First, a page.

‘Death cross’ patterns spread to all corners of the stock market

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Russell 2000 can’t hide from the death cross epidemic

“Death cross” patterns continue to spread through the stock market like an epidemic, even infecting market segments believed to be more insulated from overseas turmoil.

The Russell 2000 index RUT, -2.71%  of small-capitalization stocks became the latest victim among the major market indexes. The index’s 50-day moving average fell to 1,222.95 in midday trade Tuesday, crossing below the 200-day moving average (MA), which slipped to 1,224.11, according to FactSet.

Many chart watchers believe a death cross, when the 50-day MA crosses below the 200-day MA, indicates that a shorter-term decline has developed into a longer-term downtrend.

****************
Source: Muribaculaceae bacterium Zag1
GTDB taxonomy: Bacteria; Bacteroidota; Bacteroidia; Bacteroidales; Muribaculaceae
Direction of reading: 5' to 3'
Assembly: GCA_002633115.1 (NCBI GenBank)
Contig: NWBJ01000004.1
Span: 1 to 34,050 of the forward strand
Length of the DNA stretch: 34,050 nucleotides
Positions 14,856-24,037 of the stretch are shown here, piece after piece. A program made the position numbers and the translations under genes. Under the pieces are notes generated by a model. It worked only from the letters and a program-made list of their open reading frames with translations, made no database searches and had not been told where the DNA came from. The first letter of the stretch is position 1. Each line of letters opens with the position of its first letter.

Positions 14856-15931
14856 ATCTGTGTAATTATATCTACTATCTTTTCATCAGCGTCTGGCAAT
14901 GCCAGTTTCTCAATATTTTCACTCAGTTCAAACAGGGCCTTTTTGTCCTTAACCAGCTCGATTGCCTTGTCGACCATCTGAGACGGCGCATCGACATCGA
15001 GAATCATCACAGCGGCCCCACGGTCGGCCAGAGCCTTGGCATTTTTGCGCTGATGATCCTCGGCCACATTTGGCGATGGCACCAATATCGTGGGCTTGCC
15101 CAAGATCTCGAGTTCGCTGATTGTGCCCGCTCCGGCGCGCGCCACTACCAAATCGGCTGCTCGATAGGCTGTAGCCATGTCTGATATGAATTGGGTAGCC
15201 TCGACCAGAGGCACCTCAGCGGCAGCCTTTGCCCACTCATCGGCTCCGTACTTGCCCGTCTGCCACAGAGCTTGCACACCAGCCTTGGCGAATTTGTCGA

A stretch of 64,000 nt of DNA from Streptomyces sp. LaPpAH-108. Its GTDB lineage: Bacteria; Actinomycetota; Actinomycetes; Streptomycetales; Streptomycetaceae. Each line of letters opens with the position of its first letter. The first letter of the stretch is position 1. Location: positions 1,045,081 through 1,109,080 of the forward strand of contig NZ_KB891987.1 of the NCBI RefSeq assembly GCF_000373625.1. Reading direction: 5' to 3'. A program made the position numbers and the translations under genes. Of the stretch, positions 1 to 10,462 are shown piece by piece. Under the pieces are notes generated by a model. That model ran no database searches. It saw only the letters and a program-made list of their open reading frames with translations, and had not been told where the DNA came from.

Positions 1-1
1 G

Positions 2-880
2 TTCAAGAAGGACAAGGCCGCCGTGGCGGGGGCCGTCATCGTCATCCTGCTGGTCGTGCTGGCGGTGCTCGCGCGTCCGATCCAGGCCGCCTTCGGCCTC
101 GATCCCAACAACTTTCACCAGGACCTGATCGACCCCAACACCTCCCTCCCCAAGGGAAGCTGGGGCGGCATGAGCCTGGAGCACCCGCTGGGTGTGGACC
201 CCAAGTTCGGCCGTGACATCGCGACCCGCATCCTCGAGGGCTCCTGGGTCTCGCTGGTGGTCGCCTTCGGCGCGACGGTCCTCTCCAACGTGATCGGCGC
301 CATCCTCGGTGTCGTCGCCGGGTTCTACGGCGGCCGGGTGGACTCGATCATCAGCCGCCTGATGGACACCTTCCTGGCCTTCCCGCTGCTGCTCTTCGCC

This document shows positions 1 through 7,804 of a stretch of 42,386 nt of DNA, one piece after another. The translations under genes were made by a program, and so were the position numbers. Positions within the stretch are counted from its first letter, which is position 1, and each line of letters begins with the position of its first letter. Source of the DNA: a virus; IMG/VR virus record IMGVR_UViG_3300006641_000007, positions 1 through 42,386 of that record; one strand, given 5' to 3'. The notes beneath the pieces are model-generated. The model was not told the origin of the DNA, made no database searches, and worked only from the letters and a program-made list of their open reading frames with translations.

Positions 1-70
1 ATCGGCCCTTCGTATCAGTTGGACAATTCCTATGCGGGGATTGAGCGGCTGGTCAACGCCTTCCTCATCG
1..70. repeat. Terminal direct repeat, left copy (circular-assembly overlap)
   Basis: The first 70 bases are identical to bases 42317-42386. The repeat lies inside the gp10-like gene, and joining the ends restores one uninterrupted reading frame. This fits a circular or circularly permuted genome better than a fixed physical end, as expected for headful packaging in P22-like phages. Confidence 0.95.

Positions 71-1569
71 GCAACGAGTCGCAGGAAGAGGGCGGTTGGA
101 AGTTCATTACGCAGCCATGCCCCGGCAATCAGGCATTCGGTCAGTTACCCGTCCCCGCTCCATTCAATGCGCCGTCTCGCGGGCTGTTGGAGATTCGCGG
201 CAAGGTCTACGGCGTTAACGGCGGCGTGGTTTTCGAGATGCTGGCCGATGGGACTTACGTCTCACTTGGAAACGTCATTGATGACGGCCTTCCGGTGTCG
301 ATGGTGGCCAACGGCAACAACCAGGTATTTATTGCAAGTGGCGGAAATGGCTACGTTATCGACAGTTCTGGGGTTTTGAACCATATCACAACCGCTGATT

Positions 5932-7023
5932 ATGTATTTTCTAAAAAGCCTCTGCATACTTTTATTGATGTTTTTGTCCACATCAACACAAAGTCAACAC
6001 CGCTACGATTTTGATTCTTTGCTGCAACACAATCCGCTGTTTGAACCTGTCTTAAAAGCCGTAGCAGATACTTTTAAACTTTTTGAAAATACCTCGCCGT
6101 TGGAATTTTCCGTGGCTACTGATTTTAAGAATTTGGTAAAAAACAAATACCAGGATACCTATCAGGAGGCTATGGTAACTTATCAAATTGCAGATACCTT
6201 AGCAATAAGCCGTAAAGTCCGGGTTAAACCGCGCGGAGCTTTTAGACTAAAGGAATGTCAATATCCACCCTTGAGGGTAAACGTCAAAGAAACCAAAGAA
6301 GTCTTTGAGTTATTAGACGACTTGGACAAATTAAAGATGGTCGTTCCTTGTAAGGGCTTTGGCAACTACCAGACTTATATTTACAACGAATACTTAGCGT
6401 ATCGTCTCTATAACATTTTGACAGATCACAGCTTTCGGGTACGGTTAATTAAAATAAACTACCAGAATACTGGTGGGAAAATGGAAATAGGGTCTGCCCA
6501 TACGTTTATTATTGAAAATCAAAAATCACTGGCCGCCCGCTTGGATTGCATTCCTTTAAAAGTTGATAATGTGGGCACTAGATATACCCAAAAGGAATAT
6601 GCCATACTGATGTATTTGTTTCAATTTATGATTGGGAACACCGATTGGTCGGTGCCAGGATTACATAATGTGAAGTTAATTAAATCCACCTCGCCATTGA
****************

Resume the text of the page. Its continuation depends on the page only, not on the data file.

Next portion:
The Russell 2000’s last death cross appeared on Sept. 22, 2014. The index fell another 7.1% in the three weeks after that before bottoming at a one-year low.

That follows the death cross that appeared in the S&P MidCap 400 Index MID, -2.83%  on Monday.

Among the large-cap trackers, the S&P 500 index SPX, -2.96%  produced a death cross last Friday, while one appeared in the Dow Jones Industrial Average’s DJIA, -2.84%  chart back on Aug. 11.

Apple Inc.’s chart AAPL, -4.47% produced a death cross on Aug. 26.

Many have questioned whether a well-telegraphed moving average crossover is really a bearish signal or not. But at the end of 2008, three months before the market bottomed, all 30 Dow stocks had produced death crosses.

Full article: ‘Death cross’ patterns spread to all corners of the stock market (MarketWatch)

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